Q: According to the 2004 IMF Working Paper, competition over diamonds may be a factor in CAR's political instability. What recommendations would the IMF make to help change the way this economic activity is organized so as to reduce the political instability?

A: Reforms in the mining sector require a strong political commitment and we hope to see the new government focus on improving governance and transparency in the sector. We expect that as government administration returns to the entire territory of the country, activities in this sector can be better managed and monitored. The government should aim to provide the appropriate legal and regulatory environment for the private sector to invest in this sector, and should continue working with external partners and donors active in the sector as to how this can be achieved. Greater transparency in the allocation of permits and regulation of enterprises active in the sector is also important.

Q: Even if the government were to succeed in increasing its revenue does it have the capacity to absorb the money effectively, in a way that would not lead to increased inflation, corruption and further instability?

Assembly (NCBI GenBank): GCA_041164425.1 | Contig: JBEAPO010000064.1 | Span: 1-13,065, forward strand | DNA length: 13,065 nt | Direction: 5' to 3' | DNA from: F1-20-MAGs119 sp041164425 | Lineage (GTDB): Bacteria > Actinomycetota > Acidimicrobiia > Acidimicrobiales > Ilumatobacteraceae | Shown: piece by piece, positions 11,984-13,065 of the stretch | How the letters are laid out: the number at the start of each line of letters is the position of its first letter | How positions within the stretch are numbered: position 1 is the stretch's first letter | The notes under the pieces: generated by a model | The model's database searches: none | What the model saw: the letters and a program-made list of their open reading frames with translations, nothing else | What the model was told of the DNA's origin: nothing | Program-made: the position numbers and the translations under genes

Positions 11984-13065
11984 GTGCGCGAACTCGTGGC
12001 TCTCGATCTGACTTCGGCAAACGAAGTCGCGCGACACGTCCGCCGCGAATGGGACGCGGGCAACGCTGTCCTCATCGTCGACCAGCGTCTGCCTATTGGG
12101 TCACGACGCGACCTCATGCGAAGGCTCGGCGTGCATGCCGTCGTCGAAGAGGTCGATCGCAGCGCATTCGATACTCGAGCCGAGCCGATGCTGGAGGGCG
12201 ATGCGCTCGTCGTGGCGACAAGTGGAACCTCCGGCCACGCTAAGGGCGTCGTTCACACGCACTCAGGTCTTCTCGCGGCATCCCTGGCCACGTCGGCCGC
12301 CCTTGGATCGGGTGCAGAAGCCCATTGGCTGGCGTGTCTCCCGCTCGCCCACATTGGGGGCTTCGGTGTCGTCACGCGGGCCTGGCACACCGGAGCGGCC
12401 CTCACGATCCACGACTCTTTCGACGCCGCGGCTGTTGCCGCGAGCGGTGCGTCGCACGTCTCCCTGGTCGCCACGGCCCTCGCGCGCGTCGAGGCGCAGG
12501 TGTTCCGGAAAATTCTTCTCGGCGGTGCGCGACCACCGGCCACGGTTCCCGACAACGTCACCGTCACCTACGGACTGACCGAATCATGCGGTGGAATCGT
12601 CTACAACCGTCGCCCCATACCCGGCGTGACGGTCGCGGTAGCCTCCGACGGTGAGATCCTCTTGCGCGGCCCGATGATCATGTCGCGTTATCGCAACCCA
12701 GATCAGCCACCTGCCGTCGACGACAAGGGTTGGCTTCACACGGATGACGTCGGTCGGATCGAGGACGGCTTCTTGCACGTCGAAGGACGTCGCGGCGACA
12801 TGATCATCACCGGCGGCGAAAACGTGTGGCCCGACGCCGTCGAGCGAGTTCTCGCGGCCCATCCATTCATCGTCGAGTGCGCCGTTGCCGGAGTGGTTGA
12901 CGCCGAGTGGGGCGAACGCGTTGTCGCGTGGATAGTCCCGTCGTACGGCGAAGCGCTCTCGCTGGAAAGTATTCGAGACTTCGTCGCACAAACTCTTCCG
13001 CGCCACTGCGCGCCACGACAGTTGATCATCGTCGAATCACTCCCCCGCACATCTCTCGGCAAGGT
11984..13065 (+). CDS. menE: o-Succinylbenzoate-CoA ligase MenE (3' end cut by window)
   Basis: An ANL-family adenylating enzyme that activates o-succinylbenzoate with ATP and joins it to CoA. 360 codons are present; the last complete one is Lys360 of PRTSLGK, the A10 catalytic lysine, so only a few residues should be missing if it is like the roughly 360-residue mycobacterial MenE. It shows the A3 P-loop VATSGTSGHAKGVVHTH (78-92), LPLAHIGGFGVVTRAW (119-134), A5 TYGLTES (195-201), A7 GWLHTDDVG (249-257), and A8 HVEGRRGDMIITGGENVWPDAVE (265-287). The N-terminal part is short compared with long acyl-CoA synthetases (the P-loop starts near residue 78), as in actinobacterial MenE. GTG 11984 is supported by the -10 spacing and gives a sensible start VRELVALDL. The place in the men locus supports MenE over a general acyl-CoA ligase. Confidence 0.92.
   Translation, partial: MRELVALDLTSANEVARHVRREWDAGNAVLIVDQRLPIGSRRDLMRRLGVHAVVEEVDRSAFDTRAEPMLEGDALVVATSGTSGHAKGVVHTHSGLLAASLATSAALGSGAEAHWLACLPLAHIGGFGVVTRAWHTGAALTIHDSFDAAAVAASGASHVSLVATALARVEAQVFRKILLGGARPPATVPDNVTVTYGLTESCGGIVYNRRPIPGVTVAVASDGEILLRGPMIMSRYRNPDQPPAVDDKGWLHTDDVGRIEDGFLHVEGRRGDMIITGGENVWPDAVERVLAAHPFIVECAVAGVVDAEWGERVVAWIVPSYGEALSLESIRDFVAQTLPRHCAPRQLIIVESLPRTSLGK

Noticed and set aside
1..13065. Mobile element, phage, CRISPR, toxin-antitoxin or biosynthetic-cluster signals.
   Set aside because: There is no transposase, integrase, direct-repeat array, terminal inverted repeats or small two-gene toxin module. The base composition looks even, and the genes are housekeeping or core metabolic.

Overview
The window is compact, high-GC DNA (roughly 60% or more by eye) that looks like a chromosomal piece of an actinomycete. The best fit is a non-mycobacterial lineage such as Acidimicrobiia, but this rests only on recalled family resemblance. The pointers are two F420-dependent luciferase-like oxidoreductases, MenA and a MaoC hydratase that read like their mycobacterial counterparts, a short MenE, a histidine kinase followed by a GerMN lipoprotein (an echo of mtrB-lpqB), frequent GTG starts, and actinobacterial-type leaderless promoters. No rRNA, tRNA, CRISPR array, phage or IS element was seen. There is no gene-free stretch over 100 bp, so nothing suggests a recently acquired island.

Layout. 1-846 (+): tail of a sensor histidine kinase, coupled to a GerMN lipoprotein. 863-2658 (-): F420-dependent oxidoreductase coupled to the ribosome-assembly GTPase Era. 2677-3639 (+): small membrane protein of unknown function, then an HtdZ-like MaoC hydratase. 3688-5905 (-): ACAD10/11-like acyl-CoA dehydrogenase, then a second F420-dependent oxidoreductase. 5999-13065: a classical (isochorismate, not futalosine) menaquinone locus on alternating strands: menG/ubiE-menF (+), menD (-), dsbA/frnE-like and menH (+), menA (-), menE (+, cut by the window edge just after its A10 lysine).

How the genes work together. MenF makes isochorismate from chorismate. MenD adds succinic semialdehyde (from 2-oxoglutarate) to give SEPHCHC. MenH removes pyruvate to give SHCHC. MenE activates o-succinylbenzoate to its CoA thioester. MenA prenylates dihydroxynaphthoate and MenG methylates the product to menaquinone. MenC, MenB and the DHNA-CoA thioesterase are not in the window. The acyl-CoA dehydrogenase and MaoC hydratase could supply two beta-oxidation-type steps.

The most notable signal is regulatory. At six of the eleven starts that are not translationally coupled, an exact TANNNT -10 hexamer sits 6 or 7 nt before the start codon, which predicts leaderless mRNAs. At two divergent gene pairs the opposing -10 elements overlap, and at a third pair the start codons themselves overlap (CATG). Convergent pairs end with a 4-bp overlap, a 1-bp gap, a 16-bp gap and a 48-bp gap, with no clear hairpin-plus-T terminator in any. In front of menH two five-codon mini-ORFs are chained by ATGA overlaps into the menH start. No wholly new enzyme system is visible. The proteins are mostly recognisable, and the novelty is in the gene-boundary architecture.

A: The IMF, both in the CAR and elsewhere, has been emphasizing the importance of strengthening public expenditure management systems to ensure transparency and accountability in the use of public resources, and ultimately, that money goes to the priorities for which it was intended. It is worth noting that a number of countries have indeed been able to absorb considerable increases in domestic and foreign resources in the context of a successful effort to generate sustained economic growth and poverty reduction-we very much hope that some day the CAR will be one of these success stories.

[ENDS]